I arrived yesterday to Tanzania and the Mt. Meru Astronomical Observatory, operated by the Organization for Science Education and Observatory. I am immediately reminded of the beauty of this place, with roosters and song birds bringing the morning, elephants calling at the close of the day, and a body of dedicated teachers and eager students wanting to learn about the dark, East African night skies.
Today we moved the four crates that contain the telescope shipped in January to the observatory itself, opened and unpacked, and prepared a simple workflow for the days ahead. While waiting for the contractor to arrive to inspect the wiring, I gave an impromptu whiteboard lecture on the differences between an altazimuth and equatorial telescope mount; and two of the ways we can detect exoplanets.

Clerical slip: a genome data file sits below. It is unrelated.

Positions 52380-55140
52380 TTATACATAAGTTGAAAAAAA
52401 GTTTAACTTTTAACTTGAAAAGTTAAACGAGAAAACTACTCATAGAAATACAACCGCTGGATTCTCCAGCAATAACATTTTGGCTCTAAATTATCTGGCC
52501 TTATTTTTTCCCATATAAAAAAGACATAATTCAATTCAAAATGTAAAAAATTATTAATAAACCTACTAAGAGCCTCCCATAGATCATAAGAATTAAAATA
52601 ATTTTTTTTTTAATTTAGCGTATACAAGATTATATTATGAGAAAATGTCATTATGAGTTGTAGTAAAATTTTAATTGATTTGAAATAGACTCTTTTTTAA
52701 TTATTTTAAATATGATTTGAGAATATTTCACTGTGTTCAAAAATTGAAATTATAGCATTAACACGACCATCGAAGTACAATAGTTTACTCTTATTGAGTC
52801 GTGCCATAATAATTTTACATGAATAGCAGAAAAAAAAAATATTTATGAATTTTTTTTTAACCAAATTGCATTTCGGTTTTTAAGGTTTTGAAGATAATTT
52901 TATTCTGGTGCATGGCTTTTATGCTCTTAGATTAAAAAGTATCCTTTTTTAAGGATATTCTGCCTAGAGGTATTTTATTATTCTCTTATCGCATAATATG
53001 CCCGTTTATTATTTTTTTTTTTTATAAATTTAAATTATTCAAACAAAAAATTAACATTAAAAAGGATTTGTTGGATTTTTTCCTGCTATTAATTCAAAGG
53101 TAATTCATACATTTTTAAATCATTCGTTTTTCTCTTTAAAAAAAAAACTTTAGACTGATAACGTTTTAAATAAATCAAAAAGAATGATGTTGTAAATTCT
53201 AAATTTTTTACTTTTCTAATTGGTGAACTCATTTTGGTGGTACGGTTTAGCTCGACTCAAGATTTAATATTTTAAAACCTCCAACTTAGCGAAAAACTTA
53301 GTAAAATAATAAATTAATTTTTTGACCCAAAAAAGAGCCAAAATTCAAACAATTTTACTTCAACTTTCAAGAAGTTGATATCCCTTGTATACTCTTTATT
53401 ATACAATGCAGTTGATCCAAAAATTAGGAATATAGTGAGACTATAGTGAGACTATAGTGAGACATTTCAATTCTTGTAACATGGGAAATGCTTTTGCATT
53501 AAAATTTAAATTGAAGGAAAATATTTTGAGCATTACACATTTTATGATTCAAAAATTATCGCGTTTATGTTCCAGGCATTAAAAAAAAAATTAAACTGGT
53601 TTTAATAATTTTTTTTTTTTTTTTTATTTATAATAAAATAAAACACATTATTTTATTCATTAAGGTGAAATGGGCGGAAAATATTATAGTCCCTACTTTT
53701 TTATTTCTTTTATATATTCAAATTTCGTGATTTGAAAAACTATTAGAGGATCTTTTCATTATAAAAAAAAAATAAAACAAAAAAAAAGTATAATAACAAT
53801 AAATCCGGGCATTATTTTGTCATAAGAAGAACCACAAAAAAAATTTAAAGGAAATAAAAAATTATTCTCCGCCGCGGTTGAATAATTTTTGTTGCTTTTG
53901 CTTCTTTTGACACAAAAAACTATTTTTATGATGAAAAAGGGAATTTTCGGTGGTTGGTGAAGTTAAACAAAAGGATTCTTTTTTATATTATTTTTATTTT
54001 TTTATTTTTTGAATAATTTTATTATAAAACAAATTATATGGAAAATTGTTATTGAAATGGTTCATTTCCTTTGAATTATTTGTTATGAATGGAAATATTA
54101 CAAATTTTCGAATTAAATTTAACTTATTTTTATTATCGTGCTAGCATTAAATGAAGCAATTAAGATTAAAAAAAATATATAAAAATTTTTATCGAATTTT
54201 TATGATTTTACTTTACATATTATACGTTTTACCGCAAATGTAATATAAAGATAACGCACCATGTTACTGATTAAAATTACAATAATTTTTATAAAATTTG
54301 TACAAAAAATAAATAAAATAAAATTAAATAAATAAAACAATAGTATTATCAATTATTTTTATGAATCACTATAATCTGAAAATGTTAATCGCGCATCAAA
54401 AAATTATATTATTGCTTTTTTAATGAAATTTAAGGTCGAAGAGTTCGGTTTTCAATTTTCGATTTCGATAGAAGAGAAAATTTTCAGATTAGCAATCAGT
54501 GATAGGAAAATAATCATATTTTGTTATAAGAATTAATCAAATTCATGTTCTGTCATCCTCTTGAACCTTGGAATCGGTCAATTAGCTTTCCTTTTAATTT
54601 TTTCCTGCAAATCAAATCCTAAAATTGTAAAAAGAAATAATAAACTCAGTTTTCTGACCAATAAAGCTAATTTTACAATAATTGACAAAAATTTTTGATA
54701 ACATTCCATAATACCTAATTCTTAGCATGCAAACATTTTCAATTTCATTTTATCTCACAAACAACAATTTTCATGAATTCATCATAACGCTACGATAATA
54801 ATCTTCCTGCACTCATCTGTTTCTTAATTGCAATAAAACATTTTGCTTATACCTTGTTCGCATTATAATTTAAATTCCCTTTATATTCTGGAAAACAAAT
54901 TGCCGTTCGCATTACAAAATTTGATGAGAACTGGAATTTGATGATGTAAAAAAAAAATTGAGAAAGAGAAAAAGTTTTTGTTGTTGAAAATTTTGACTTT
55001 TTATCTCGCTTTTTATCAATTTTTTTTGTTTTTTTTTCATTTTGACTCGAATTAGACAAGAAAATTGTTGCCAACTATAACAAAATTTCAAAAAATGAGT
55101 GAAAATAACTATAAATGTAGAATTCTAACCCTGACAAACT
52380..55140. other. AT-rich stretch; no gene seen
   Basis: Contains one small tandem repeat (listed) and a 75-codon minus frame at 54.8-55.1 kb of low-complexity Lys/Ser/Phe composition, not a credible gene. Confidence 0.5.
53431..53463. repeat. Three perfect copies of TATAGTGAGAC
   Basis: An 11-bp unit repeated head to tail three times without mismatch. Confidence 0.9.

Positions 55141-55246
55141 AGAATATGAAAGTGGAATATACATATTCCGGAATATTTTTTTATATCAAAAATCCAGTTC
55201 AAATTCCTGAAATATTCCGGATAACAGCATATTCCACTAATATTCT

“In just 48 hours I will board a flight to Kilimanjaro, Tanzania. There, we will unpack and reassemble the historic Cave-Cassegrain telescope initially refurbished by the Racine Astronomical Society and then completed by me and Dan Heim, here in Arizona, last fall.
This will bring to fruition a journey started nearly a decade ago by Chuck and Sue Ruehle, Mponda Sibuor, the Board of Directors in Meru, and all who have worked to bring astronomy to rural Tanzania.
Stay tuned to the Astronomers Without Borders website and Facebook page, and Telescope to Tanzania Facebook page as we work toward first light, with students, teachers, and the dark African sky overhead!” –Kai Staats
“The date is set–I return to Tanzania July 22 to install the telescope and provide training for its use. Finally, after so many years and so many hours by dozens of volunteers, we will have a working observatory under the dark skies of rural Tanzania.” –Kai Staats